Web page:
Applications for Video and High-Resolution Hyperspectral Imaging

Nov 19, 2020
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About This Webinar
A hyperspectral camera captures the light that is reflected by an object or transmitted through a material. And since every material has its own specific spectral fingerprint, it can be identified in this object. Thanks to machine learning and other novel algorithms, this can be translated into interesting details such as water content, age, authenticity, and so on.

In the past, hyperspectral cameras were complex and expensive pieces of equipment, mainly for use in the lab, and they required large computers to process the data. Today, there are solutions that transform these complex giants into user-friendly and compact devices. The most integrated and miniaturized solution today is provided by imec’s on-chip spectral-filter technology. In this webinar, details will be given on imec’s hyperspectral imaging technology and the novel applications it enables.

The evolution of cameras incorporating imec’s compact hyperspectral sensors will also be presented. Imec has developed both high-resolution hyperspectral scanning cameras and multispectral video-rate cameras, cameras for labs and microscopy, and cameras for remote sensing and applications outside the lab. The requirements of every customer and application are different. For this reason, imec tailors its collaboration model, ranging from off-the-shelf cameras/software to sensor customization and manufacturing projects tuned to one’s specific needs.

In this webinar you will learn how the unique capabilities of hyperspectral imaging are applied to innovate businesses, applications, and research. Next to some insights on imec’s unique on-chip technology, advanced imaging software and comprehensive support tools, the presenters will give an exclusive look into imec's hyperspectral-imaging demo studio to show some of their off-the-shelf camera systems in real life.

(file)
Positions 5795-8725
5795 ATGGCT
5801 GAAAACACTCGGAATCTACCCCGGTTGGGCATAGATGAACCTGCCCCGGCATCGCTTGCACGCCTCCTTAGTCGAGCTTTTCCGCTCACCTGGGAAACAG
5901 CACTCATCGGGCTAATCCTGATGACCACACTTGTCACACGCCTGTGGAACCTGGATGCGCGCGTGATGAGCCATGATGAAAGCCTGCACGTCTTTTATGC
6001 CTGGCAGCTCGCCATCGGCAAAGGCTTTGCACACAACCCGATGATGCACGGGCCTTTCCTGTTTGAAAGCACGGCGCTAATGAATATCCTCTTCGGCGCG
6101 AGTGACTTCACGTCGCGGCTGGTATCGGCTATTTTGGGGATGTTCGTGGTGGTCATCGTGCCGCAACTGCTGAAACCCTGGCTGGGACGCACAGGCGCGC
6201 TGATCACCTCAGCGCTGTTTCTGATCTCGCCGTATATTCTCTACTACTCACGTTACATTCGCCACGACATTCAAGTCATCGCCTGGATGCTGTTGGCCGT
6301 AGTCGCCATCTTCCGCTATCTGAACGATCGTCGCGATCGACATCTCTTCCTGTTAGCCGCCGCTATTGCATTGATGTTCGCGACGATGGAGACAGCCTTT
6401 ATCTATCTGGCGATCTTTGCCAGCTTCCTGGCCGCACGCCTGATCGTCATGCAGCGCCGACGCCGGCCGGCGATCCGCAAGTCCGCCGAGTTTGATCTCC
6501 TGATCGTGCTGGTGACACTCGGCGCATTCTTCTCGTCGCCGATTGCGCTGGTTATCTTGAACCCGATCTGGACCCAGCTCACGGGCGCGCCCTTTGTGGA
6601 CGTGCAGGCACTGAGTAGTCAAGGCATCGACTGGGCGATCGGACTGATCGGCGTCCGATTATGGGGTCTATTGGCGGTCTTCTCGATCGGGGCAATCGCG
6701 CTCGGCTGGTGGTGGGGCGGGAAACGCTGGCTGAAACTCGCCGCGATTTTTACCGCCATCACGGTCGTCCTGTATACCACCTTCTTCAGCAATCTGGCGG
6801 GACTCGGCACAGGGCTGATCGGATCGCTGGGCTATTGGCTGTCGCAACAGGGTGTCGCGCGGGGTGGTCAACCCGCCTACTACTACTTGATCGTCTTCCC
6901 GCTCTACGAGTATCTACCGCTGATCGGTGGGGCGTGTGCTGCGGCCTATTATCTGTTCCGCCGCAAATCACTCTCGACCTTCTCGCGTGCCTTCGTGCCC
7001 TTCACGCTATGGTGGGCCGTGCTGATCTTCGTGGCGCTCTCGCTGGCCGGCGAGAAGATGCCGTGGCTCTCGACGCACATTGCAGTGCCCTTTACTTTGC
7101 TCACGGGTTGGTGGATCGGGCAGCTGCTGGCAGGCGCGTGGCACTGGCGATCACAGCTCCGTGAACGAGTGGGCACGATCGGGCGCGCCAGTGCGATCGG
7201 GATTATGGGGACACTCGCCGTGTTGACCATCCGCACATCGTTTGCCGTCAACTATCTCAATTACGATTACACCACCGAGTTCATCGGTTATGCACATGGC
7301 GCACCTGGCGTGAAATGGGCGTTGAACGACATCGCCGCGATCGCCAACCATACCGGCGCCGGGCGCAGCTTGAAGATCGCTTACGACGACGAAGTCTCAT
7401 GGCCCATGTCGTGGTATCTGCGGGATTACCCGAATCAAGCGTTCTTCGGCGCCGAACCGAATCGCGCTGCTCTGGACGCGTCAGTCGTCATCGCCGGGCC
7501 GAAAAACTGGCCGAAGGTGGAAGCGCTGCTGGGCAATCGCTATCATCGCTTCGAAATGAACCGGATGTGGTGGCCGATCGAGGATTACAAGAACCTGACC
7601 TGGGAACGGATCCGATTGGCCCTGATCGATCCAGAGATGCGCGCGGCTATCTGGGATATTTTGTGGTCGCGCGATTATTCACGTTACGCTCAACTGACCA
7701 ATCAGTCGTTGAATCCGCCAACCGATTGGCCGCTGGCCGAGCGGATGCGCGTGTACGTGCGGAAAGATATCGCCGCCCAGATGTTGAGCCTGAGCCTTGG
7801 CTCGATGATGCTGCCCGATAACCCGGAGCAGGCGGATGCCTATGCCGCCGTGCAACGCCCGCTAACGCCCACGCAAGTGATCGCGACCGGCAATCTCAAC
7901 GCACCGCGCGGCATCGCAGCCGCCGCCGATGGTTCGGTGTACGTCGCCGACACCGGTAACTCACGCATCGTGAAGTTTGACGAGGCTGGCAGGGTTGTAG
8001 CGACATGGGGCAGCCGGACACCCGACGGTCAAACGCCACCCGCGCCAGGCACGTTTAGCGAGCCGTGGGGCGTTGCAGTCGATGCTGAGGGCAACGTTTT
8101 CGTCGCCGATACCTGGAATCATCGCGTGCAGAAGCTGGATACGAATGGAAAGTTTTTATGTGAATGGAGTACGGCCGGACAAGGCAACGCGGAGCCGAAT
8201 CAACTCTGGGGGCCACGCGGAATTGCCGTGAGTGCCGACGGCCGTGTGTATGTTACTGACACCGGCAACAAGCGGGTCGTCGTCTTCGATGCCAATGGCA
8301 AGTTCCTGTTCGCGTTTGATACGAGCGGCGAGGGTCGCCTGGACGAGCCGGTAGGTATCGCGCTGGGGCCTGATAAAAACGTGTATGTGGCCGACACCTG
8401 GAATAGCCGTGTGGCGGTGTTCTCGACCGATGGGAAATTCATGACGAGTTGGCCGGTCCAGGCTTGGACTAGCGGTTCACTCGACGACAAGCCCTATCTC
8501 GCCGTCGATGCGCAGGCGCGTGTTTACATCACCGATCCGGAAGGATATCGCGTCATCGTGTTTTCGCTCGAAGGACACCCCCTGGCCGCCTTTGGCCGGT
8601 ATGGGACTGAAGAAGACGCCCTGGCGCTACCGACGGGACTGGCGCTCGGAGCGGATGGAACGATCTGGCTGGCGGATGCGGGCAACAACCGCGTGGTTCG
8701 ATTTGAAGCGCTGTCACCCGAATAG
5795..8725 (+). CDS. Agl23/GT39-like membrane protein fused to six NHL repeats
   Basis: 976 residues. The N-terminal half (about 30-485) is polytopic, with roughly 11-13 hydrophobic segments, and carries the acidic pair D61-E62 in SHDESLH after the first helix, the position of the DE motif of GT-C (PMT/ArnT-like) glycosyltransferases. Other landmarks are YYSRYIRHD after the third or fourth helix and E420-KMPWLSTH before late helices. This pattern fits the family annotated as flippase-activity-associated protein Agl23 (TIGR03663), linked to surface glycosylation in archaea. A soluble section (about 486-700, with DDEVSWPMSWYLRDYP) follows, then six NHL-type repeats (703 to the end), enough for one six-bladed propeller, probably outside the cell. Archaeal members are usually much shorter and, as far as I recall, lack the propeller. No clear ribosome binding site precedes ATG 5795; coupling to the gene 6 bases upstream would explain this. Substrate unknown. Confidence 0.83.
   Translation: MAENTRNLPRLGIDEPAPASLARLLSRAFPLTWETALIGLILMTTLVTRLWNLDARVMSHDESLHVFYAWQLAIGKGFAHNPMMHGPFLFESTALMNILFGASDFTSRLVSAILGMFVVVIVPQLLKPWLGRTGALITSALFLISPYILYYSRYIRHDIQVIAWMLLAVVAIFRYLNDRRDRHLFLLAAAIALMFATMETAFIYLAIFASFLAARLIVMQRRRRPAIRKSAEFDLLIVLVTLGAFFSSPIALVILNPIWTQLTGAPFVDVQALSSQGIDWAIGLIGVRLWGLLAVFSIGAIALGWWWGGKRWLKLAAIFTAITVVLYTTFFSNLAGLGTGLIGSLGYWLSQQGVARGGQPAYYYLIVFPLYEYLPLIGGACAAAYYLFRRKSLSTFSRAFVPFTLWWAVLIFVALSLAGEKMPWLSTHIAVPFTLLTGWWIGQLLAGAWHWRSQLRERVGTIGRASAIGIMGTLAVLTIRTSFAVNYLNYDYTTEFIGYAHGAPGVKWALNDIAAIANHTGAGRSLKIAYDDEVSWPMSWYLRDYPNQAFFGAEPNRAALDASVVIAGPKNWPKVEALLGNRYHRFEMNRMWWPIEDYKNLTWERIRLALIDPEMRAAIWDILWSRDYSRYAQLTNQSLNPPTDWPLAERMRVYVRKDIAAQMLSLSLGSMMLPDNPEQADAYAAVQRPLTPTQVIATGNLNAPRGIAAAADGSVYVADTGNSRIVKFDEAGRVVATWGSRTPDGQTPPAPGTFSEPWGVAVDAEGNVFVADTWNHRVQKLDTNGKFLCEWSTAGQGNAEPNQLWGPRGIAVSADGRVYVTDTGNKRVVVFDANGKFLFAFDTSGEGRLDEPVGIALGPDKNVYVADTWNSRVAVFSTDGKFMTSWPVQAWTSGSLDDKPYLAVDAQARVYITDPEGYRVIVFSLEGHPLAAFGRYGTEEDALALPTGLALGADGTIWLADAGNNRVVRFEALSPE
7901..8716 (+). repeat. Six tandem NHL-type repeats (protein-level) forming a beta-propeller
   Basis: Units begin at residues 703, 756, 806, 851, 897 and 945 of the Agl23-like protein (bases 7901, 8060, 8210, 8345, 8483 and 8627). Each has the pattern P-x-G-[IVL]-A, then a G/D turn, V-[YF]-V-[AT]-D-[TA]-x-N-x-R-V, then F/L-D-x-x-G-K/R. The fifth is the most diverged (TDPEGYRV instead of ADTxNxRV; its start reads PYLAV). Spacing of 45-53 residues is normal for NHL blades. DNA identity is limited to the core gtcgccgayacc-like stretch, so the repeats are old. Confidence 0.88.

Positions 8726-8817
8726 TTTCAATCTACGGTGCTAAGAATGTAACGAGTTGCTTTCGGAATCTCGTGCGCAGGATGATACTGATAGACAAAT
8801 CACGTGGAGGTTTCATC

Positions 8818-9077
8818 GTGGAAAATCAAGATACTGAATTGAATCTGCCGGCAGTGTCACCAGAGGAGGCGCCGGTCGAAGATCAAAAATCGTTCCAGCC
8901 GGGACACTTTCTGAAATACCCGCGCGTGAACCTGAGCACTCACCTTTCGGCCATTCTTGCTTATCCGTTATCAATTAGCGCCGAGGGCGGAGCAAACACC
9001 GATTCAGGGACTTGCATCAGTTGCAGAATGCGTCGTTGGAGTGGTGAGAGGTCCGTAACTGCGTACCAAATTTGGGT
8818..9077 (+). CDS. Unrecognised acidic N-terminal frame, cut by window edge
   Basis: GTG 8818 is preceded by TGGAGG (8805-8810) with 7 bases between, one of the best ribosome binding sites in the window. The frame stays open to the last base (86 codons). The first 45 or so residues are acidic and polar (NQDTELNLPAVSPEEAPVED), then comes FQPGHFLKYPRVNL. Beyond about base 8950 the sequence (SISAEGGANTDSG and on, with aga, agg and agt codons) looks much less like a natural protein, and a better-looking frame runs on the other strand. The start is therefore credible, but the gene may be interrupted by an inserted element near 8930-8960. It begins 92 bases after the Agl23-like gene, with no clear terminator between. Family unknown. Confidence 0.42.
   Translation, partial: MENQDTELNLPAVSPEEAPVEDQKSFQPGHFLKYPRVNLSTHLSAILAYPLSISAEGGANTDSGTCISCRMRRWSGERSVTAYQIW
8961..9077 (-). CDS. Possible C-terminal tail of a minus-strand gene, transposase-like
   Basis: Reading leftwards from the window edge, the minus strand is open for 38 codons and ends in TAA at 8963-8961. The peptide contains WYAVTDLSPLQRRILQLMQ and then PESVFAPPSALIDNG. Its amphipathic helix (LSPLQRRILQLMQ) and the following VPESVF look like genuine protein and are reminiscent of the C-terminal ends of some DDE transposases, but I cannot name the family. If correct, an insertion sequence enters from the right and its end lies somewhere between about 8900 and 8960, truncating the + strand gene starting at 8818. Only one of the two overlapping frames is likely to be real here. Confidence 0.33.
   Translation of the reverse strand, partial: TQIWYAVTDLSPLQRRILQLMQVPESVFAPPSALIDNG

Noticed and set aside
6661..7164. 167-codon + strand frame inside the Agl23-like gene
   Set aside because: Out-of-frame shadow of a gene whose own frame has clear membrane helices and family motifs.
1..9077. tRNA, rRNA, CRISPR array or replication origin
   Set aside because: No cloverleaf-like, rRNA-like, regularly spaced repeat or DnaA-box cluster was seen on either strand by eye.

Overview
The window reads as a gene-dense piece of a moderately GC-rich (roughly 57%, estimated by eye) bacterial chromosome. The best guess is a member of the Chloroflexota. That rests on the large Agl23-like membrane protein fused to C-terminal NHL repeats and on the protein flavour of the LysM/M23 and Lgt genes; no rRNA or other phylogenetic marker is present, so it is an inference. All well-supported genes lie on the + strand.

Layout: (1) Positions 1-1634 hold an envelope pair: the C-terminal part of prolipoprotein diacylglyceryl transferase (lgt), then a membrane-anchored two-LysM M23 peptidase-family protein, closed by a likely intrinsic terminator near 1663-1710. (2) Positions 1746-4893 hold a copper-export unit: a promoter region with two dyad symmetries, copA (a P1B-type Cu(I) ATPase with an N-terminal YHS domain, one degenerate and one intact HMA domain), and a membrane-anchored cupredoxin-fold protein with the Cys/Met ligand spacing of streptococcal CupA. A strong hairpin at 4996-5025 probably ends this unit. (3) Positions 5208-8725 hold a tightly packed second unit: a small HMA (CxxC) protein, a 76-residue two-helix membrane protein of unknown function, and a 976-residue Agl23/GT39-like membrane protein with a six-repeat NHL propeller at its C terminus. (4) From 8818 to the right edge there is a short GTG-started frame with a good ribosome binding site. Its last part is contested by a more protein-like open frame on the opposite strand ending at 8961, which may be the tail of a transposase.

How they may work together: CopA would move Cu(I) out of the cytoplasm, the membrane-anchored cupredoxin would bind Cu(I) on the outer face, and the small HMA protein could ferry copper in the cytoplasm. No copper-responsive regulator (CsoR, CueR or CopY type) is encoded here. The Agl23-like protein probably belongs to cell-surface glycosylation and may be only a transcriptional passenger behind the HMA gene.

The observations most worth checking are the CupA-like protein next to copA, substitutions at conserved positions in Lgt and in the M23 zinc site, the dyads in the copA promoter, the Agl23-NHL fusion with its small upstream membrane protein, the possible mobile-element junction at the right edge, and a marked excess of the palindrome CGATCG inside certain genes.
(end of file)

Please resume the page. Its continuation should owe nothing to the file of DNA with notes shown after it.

Who should attend:
Anyone designing systems for surveillance, robotics, precision agriculture, remote sensing, quality control, medicine and health, forensics, art and heritage, and more. Those whose applications require more detailed information on material composition or color to make better decisions — for instance, to know when a plant is stressed; to distinguish between different types of plastics or fabrics; to measure blood perfusion and oxygenation; to assess fruit ripeness or the amount of fat content; or any other useful insights that spectral imaging can provide. This presentation is the perfect way to start your hyperspectral journey and to find out exactly what hyperspectral imaging can mean to you.

About the presenters:
Paul Danini is in charge of business development of the imaging activity at imec. After a short experience in IP strategy and management at Avenium Consulting, he carried out market reports and marketing studies on the imaging industry at Yole Development. He joined imec in 2019 after five years as product manager for linescan cameras and CMOS image sensors at Teledyne e2v.



Wouter Charle is manager for hyperspectral imaging technology at imec, leading the off-the-shelf and evaluation system activities. He has a background in physics and software engineering. After starting his career in 3D machine vision, he joined imec in 2014 to help grow the hyperspectral imaging business. 

About imec:

Imec aims to be the world-leading R&D and innovation hub in nanoelectronics and digital technologies. As a trusted partner for companies, startups, and academia, imec brings together brilliant minds from around the world in a creative and stimulating environment. By leveraging its world-class infrastructure and local and global ecosystem of diverse partners across a multitude of industries, the company is accelerating progress toward a connected, sustainable future. With a background in semiconductor fabrication, equipment, and process technology, imec designs and manufactures interference-based optical filters at wafer level, deposited and patterned directly on top of image sensor pixels. This unique CMOS-based infrastructure provides very compact, clean, and high-yield optical filter integration with scalability to high volume and low cost.

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